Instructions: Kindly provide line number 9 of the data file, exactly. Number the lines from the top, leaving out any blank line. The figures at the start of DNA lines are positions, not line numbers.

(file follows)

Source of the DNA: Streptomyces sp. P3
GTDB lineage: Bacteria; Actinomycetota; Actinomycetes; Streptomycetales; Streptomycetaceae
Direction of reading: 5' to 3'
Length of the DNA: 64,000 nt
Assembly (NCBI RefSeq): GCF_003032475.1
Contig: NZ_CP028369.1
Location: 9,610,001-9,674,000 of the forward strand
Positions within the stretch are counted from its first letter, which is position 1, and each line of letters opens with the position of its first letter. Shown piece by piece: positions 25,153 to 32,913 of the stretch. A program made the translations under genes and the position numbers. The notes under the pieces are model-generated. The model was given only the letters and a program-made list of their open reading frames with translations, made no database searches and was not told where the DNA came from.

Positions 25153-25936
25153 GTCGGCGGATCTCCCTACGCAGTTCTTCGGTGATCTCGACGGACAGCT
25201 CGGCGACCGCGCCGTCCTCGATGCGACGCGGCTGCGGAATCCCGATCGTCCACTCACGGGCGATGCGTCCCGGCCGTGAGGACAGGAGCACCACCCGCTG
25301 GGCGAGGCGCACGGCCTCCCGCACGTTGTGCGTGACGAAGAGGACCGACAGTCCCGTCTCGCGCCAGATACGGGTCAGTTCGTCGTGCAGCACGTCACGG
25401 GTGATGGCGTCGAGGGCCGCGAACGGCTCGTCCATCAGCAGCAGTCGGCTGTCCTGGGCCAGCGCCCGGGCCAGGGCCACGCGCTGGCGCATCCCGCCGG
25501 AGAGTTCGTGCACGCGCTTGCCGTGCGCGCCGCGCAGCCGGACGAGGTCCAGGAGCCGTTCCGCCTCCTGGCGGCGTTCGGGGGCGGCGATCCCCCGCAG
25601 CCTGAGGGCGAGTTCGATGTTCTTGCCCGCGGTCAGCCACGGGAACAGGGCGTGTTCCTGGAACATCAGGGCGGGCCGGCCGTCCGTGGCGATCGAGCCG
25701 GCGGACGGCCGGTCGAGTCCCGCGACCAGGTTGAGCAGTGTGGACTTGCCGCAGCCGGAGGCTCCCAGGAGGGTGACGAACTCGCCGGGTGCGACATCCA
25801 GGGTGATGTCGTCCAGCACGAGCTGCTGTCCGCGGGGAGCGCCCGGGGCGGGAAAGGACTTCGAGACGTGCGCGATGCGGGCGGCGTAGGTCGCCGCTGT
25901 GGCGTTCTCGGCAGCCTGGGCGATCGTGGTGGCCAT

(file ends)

Positions 25153-25936